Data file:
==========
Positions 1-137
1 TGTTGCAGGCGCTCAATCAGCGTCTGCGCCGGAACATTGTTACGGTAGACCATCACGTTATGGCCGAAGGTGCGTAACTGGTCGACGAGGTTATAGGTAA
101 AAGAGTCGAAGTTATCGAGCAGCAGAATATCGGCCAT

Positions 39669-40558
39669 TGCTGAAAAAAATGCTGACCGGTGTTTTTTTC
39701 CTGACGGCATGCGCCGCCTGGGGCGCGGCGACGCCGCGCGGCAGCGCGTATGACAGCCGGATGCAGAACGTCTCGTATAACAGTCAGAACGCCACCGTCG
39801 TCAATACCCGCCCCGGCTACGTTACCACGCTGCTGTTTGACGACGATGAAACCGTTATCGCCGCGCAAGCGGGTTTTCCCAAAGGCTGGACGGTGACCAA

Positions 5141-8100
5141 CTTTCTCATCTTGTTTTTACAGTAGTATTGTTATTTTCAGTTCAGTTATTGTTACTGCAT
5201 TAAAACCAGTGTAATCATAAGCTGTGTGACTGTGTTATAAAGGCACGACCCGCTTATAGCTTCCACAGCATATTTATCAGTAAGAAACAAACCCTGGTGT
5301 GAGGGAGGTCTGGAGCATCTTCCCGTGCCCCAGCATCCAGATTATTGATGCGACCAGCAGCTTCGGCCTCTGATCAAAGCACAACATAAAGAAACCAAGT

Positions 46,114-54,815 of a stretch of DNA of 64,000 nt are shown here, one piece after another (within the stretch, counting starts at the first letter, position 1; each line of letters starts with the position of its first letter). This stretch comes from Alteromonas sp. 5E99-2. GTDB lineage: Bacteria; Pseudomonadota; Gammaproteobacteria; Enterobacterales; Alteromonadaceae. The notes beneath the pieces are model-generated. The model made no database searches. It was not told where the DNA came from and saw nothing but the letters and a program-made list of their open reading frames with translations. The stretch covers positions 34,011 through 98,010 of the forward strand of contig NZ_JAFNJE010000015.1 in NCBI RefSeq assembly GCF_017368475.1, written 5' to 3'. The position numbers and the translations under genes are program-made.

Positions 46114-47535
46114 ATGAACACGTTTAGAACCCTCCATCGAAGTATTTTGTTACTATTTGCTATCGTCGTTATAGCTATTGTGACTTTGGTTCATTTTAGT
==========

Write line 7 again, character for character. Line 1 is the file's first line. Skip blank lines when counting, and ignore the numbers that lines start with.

39801 TCAATACCCGCCCCGGCTACGTTACCACGCTGCTGTTTGACGACGATGAAACCGTTATCGCCGCGCAAGCGGGTTTTCCCAAAGGCTGGACGGTGACCAA